Indoor Air Quality Considerations for Injection-Molding Plastics Workers

Today, mass-production injection-molding allows millions of the same plastic products, everything from toys to sporting goods and toothbrushes to furniture, to be made and utilized world-wide.

In 1872, John W. and Isaiah Hyatt patented the first injection-molding machine which used a plunger to inject plastic into a mold via a heated cylinder. Twenty years later, America’s involvement in World War II created a need for large quantities of cheap, automated goods to be produced quickly, often thousands of times for the same part or unit. The Hyatt brothers’ invention was improved upon to meet those needs. Today, mass-production injection-molding allows millions of the same plastic products, everything from toys to sporting goods and toothbrushes to furniture, to be made and utilized worldwide.

Due to the magnitude of items being manufactured, a workforce relative to the size of the production yield is necessary. Employing over 1.1 million workers in the United States, the plastics industry represents a substantial portion of American workers. (1) And while the plastics industry is conscientious about keeping their workers protected, there are still safety and health concerns – some of which stem from compromised indoor air quality (IAQ).

The Canadian Centre for Occupational Health and Safety describes injection-molding manufacturing as a process where,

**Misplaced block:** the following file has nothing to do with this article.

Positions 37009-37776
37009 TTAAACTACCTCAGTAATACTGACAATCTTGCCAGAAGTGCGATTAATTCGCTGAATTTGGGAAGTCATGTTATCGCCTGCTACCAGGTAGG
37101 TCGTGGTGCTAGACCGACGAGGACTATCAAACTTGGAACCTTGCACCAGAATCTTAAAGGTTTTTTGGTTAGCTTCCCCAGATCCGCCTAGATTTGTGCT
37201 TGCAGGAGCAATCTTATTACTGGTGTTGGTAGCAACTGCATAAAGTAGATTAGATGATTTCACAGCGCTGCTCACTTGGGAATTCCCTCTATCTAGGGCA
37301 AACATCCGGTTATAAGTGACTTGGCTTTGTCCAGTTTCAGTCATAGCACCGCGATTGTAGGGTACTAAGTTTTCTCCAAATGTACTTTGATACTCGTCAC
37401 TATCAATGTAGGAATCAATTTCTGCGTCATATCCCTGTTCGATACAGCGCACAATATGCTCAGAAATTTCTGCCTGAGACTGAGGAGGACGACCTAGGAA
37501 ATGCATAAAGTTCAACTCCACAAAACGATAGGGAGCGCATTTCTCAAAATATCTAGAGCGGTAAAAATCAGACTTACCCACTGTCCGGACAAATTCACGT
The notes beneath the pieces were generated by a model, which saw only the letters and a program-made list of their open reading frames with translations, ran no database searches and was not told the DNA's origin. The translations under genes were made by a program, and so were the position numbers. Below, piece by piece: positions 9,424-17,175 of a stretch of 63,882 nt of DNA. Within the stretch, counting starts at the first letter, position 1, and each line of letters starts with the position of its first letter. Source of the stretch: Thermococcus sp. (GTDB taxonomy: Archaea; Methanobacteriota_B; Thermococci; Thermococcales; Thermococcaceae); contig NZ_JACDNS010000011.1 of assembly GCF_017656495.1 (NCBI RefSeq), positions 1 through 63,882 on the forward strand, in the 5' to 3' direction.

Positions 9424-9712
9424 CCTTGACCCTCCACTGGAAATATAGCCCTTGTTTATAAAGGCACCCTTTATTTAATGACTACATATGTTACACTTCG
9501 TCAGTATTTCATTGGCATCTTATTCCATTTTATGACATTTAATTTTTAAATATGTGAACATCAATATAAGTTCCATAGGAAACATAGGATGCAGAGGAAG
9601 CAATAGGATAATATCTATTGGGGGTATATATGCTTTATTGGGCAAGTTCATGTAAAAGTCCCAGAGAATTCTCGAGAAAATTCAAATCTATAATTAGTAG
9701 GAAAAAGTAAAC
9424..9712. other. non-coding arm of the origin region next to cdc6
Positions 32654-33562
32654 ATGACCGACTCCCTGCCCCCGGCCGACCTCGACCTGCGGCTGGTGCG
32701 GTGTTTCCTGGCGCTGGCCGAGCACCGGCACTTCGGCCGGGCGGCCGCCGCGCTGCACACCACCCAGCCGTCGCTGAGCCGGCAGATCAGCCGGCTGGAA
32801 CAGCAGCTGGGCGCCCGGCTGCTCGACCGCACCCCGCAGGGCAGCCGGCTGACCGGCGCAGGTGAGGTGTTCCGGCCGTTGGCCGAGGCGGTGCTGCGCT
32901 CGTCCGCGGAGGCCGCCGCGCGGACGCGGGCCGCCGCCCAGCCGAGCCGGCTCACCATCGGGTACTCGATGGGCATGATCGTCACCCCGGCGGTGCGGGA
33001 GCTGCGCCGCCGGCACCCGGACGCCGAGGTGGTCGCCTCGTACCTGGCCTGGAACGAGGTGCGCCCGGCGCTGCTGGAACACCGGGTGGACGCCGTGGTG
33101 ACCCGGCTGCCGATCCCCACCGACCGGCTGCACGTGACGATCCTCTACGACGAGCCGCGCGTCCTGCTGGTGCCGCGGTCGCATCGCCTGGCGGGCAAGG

… injection molding machines produce molded plastic parts by melting plastic pellets, injecting the molten material into a mold, and cooling the plastic material. This process involves many machine parts and tasks such as opening the operator’s gate, servicing and maintaining the machinery (lockout/tagout), and manually feeding the plastics materials. Any one of these processes can cause a worker harm if the proper precautions are not taken. (2)

Workers with the highest occupational risk of suffering from illness from poor IAQ tend to be those who work directly with raw materials when the plastic is being heated, mixed, and cooled. (3) According to the US Bureau of Labor Statistics, there are over 340,000 production workers in the plastics industry (4) many of whom may be vulnerable when exposed to vapors and mists that are emitted during the injection-molding process. These fugitive emissions result from heat degradation of the plastic polymers. If not captured, these fumes can cause significant health problems in the form of respiratory illness.

Ailments vary in degree from asthma to Legionnaires’ disease, a potentially life-threatening form of pneumonia (5) caused by the Legionella bacteria – an organism found in the water and mists used to cool the molds and machinery. Elevated concentrations of Legionella are released into a worker’s breathing space and, once inhaled, can pool in the lungs, obstruct breathing, and in some cases, cause death. OSHA believes that the nearly 6,000 reported cases of Legionnaires’ disease is an inaccurate count and estimates that number to be between 8,000-18,000 people who are hospitalized annually from exposure to the bacteria. (6)

But injection-molding plastics workers have a low risk of contracting illness when proper safety measures are in place. Employees should routinely wear protective equipment (such as facemasks) and clean indoor air quality should be maintained with vigilance. The most successful means of guaranteeing an unpolluted indoor environment is by controlling fumes via source capture and fume extraction. Our Extract-All™ line fume extraction systems eliminate vapors at the source. While we carry a full line of ambient and central systems, our most popular model is the SP-800 mobile fume extractor.

To ensure your workplace has an IAQ that is healthy for all employees, contact an AIRSInc specialist to evaluate and offer control measures for your clean air vulnerabilities.